This is the latest from The Bluesmobile’s C.C. Rider, who spends her life venerating the founding fathers of the blues. She’s walked the crooked highways of this singing country to resurrect the voices of the past. With the dirt of the Delta on her hands, she sleeps in the shadow of the giants on whose shoulders popular music now stands.
(Born March 9, 1933)
Born in Louisiana, Lloyd Price made a killing from the start. His very first recording for Specialty Records in 1952 became an instant hit. Piano intro courtesy of another New Orleans treasure, Fats Domino. Thanks to “Lawdy Miss Clawdy,” Price was an r&b superstar before he could even vote. And the hits kept coming. Four more best-sellers before he was drafted and sent to Korea.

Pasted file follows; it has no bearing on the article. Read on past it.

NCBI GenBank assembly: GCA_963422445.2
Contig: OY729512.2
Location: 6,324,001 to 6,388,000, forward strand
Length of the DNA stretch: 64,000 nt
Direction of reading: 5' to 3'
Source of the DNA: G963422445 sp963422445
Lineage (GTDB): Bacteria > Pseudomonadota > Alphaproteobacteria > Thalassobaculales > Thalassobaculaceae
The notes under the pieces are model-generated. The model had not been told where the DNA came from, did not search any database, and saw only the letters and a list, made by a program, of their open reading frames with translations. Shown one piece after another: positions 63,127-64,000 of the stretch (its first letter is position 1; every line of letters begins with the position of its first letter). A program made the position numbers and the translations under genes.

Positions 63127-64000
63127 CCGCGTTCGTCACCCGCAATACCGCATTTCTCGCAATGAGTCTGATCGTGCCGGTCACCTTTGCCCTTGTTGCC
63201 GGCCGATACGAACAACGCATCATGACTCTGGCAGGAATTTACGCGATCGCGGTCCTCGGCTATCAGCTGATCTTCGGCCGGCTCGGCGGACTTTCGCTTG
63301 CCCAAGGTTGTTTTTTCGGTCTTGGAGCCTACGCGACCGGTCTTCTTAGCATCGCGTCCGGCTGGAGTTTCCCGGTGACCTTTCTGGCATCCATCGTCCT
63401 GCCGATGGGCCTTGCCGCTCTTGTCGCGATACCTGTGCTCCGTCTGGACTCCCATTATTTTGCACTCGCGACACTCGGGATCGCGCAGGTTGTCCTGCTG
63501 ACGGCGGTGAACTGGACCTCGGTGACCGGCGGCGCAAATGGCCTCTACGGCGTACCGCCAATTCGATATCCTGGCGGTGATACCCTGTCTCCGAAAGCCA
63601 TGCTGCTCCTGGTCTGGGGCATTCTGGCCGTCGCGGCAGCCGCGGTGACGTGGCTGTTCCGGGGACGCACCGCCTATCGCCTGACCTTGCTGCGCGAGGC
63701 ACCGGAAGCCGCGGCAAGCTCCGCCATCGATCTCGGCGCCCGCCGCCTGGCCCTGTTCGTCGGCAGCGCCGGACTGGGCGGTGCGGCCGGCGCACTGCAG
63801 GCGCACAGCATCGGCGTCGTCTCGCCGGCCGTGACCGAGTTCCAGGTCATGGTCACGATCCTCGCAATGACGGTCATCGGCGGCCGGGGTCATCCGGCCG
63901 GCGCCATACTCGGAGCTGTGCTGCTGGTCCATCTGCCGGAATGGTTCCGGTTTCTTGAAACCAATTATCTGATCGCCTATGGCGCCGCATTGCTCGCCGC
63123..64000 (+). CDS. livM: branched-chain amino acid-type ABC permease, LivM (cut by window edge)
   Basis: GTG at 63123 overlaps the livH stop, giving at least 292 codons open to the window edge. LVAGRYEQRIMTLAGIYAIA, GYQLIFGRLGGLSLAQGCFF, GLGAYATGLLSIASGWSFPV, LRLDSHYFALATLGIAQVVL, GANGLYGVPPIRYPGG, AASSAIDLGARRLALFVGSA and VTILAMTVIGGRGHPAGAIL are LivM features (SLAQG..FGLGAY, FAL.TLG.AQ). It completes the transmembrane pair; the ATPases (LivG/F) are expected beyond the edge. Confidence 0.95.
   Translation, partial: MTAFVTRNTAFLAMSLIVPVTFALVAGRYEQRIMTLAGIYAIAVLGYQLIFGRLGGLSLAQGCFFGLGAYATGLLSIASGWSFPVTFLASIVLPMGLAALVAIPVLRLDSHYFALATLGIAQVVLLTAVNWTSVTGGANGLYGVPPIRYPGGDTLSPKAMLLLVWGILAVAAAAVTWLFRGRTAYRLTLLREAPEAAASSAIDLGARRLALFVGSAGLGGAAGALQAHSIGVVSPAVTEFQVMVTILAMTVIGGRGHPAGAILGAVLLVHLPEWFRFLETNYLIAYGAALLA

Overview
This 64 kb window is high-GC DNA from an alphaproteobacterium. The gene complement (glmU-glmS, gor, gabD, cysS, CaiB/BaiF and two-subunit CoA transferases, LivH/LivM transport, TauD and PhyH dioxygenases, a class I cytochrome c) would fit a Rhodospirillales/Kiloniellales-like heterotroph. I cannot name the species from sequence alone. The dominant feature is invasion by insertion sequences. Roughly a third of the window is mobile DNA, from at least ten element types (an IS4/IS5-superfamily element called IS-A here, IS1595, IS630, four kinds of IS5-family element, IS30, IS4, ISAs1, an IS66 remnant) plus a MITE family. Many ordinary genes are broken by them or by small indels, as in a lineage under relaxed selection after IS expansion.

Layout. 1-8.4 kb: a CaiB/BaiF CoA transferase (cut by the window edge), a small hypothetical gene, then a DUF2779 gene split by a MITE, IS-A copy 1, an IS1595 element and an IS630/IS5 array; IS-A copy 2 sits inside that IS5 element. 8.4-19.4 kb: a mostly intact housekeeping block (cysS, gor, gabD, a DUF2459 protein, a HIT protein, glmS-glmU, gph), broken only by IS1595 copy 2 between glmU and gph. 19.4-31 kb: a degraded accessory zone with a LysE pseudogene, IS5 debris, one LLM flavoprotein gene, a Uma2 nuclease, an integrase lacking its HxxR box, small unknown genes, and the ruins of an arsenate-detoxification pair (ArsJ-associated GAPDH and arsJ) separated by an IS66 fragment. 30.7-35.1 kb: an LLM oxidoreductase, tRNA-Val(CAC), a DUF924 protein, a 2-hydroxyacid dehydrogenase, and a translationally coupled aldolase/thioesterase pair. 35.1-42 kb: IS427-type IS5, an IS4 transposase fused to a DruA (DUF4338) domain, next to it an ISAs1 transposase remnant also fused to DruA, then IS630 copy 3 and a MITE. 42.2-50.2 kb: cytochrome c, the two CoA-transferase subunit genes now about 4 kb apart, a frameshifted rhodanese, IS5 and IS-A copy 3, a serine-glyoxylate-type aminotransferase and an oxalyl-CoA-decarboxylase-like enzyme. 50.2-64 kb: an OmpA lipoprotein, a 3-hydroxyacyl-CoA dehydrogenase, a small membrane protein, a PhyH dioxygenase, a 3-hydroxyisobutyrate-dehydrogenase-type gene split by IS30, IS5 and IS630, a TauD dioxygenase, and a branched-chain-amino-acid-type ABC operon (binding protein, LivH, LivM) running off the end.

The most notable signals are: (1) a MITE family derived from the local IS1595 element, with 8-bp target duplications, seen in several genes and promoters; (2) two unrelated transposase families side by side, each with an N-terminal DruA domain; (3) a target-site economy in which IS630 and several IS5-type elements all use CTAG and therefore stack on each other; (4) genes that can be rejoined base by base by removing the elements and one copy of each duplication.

Back from his stint overseas and Lloyd Price started hustlin’ again. Forming record labels, promoting, and of course slayin’ his own tracks. But Price wasn’t content with r&b stardom. He wanted to cross over. To be a pop success, a rock success. So he turned to the blues canon, as we all know, the best place to turn for inspiration. And he found a winner. His adaptation of the classic bad-man ballad Staggerlee became a massive hit, and Price a pop star. Here he is, Lloyd Price, backed by a screamin’ sax, on his 1958 chart-topping recording of Staggerlee.